|Now||2019||Previous||Articles||Road Essays||Road Reviews||Author||Title||Source||Age||Genre||Series||Format||Inclusivity||LGBTA||Portfolio||Artwork||WIP|
Sam and the Tigers: A Retelling of Little Black Sambo: 09/02/11
Every book, every story, has multiple contexts. There's a context when it's written. A context when it's read and sometimes a context develops as a story ages and people, right or wrong, appropriate the story to their needs. Little Black Sambo (1899) by Helen Bannerman is a story with a sorted past and now, right or wrong, many racist connotations.
When I was a toddler in the 1970s, Sambo was one of the picture books I wanted read to me over and over again. To me, Sambo was a brave boy who was strong enough and brave enough to outwit dangerous and hungry tigers. Growing up in a fairly liberal San Diego neighborhood, I hadn't heard of Sambo being used as a racial epithet until the national uproar forced the shuttering of all (but one) of Sambo's Restaurants in 1982.
By 1983 Little Black Sambo was a taboo story. I don't know (or remember) if the library pulled the book off the shelf or if I had just outgrown the story — I was ten by then. But it was a story that only came up in heated debates over racism in children's literature.
In 1996 Julius Lester and Jerry Pinkney collaborated on a retelling called Sam and the Tigers that as Book a Day Almanac post puts it "took the racial sting" out of the story. Julius Lester explains in the introduction to the book that he grew up with the story and loved it. He wanted to reclaim the story and make something that present day children could enjoy without all the associated negativity.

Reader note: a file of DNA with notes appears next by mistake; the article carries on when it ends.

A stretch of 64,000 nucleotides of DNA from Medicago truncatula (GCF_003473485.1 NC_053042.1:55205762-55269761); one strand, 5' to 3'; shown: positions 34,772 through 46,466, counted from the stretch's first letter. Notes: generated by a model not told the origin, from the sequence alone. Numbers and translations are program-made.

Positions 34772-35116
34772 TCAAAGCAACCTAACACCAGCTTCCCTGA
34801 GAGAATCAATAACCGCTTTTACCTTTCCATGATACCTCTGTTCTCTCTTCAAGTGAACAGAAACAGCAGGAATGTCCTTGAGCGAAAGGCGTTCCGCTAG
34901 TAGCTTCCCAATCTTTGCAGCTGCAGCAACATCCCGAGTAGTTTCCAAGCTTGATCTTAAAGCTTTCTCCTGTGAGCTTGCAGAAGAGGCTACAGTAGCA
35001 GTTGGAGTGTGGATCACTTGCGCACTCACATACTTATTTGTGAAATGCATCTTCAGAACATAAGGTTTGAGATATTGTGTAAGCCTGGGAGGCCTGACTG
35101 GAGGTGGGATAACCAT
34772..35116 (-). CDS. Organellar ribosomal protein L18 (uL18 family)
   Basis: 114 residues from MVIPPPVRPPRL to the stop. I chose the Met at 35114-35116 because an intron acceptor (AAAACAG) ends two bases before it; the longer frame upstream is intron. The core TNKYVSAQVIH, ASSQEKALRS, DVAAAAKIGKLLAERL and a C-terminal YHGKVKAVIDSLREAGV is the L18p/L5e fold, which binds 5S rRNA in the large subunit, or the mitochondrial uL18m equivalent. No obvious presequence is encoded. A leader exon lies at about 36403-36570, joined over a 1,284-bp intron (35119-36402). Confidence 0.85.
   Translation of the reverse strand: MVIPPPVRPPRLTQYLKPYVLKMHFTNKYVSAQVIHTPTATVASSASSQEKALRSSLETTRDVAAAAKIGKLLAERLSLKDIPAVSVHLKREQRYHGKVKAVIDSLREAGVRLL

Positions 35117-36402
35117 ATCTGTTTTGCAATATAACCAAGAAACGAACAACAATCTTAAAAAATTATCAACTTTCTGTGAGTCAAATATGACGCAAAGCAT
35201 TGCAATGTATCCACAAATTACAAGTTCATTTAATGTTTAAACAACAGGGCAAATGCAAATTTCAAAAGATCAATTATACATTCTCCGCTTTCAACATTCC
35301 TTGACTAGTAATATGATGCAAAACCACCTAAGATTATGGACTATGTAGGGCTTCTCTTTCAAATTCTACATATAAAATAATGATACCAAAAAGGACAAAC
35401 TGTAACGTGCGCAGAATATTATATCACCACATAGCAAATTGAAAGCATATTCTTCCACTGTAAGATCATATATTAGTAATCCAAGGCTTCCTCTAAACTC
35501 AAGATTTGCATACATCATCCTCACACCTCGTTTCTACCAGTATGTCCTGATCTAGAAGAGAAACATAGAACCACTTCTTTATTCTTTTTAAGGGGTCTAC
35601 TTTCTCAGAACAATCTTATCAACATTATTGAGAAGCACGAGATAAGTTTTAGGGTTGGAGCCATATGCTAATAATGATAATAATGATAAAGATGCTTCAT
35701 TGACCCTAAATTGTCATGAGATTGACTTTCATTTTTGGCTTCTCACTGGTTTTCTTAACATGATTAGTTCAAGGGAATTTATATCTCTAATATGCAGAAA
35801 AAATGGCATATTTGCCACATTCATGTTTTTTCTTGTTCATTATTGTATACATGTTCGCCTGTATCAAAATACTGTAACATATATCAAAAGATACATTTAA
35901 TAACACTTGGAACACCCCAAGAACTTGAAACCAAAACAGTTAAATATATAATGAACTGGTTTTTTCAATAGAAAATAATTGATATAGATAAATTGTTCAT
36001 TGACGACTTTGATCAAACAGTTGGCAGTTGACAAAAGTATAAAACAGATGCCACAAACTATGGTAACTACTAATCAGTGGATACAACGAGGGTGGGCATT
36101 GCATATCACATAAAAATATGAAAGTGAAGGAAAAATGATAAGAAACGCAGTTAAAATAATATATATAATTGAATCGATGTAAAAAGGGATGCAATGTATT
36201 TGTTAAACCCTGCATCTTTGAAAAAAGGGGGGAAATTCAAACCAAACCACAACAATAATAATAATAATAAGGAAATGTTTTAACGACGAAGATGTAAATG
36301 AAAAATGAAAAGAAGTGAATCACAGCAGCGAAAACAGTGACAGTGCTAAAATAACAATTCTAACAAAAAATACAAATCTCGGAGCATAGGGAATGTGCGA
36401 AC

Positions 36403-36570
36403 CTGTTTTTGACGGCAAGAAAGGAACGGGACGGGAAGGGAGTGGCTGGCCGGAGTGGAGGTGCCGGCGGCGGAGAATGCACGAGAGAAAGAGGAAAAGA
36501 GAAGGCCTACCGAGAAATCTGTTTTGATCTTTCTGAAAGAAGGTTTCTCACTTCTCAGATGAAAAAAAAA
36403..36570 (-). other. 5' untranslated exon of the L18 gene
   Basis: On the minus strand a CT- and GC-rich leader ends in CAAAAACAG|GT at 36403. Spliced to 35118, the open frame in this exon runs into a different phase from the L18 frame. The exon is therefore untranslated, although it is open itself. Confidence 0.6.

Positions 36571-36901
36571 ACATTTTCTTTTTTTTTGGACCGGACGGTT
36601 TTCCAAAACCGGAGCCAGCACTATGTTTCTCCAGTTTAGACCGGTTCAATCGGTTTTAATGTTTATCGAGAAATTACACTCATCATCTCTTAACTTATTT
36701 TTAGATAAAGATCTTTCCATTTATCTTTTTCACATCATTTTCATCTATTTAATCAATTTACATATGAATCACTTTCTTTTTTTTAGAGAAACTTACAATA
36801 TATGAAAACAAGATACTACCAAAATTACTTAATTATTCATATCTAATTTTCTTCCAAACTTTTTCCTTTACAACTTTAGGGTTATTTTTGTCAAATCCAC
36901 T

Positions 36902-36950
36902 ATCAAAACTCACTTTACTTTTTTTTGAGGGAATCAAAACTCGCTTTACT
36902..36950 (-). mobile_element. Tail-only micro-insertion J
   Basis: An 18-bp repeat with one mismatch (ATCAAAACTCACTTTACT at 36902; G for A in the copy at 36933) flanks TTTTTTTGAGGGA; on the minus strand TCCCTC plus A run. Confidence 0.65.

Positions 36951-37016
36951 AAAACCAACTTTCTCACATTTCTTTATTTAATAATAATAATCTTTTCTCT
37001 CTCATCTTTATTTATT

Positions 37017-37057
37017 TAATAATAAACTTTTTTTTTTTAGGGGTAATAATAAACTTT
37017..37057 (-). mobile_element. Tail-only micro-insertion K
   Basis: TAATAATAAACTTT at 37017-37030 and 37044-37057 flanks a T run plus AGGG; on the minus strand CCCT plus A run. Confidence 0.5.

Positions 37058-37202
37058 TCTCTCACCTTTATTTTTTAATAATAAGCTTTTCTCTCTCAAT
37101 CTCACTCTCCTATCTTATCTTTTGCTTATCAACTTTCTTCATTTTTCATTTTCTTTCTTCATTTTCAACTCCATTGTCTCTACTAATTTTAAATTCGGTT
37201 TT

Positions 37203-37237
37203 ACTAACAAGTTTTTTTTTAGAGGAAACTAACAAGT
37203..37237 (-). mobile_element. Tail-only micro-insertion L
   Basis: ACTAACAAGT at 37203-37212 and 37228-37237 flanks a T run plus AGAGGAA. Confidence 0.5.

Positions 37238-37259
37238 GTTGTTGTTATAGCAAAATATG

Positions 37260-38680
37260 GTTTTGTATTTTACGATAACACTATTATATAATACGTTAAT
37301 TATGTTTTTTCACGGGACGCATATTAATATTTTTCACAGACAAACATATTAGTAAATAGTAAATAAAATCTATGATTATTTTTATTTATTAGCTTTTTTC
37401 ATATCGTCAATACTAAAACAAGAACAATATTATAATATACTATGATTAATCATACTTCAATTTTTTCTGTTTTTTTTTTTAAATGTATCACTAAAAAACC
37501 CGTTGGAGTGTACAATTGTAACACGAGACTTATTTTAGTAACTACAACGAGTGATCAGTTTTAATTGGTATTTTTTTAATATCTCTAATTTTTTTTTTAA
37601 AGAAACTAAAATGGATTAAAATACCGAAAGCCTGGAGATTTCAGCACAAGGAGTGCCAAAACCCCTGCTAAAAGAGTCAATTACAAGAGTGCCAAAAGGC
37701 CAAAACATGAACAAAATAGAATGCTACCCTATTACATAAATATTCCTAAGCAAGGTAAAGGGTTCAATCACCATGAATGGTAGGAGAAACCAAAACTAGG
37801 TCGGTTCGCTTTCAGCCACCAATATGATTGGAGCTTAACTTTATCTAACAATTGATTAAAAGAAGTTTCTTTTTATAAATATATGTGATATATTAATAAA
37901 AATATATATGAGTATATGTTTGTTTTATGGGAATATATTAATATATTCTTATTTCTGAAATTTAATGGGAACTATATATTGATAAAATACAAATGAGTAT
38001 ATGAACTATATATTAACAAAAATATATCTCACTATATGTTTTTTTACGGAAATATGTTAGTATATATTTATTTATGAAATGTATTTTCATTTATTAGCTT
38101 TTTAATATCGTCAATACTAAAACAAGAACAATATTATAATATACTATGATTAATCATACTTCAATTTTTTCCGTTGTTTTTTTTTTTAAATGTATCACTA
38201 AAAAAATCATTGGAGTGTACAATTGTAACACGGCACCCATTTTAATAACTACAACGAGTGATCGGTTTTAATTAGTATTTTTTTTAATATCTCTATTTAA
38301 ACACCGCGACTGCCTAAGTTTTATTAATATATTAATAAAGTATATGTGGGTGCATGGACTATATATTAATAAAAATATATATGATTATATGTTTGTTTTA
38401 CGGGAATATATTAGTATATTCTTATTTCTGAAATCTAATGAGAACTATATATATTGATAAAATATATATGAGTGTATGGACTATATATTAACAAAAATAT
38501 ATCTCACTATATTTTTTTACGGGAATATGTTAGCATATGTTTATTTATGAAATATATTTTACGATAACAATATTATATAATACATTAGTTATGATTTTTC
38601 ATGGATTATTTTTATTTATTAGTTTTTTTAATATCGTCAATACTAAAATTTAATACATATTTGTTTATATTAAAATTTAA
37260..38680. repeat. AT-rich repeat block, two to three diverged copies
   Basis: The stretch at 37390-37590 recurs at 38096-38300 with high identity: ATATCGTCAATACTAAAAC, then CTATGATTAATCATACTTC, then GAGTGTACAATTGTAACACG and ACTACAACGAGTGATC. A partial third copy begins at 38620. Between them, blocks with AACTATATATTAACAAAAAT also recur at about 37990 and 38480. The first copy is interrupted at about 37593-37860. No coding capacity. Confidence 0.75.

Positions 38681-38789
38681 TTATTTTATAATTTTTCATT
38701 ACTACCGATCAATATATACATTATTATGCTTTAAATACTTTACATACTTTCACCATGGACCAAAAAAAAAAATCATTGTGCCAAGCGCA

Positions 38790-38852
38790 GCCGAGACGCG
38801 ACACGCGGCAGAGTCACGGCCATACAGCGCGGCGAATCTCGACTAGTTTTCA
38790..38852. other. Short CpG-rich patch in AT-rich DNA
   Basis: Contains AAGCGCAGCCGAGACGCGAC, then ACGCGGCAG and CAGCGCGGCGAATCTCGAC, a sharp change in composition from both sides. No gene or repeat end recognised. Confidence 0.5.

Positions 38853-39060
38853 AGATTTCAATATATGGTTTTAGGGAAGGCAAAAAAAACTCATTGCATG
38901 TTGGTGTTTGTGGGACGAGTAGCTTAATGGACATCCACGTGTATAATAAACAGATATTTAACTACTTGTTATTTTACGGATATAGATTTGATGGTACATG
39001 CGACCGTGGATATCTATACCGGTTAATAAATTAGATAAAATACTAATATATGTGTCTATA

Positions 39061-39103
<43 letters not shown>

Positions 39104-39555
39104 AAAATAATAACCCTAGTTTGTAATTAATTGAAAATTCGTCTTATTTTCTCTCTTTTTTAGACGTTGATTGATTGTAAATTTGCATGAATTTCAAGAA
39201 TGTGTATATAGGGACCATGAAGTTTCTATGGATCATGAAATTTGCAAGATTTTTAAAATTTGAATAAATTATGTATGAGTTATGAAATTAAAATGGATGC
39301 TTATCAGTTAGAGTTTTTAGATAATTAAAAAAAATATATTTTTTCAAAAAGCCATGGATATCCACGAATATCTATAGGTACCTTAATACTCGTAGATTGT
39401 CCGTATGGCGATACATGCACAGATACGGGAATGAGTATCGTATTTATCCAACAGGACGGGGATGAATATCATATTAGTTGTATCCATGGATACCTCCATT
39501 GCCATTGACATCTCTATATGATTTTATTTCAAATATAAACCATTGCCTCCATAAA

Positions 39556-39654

Sambo's name is shortened to Sam and he lives in a land where everyone is named Sam. Animals and people live and work side by side (including pesky, dangerous tigers). Sam has to make a deal with the tigers so he can walk to school safely.
Pinkney's illustrations create a likable and believable boy. Sam's colorful costume and the bright orange tigers will be a recognizable to parents or grandparents who grew up on the original but Pinkney's work is a definite improvement over the version I remember reading as a child.
I'm glad to have found this retelling at the library. Sweeping the unsavory stuff under the rug is a sure fire way to just continue propagating it. Sam and the Tigers can be read in conjunction with the original text which is available online.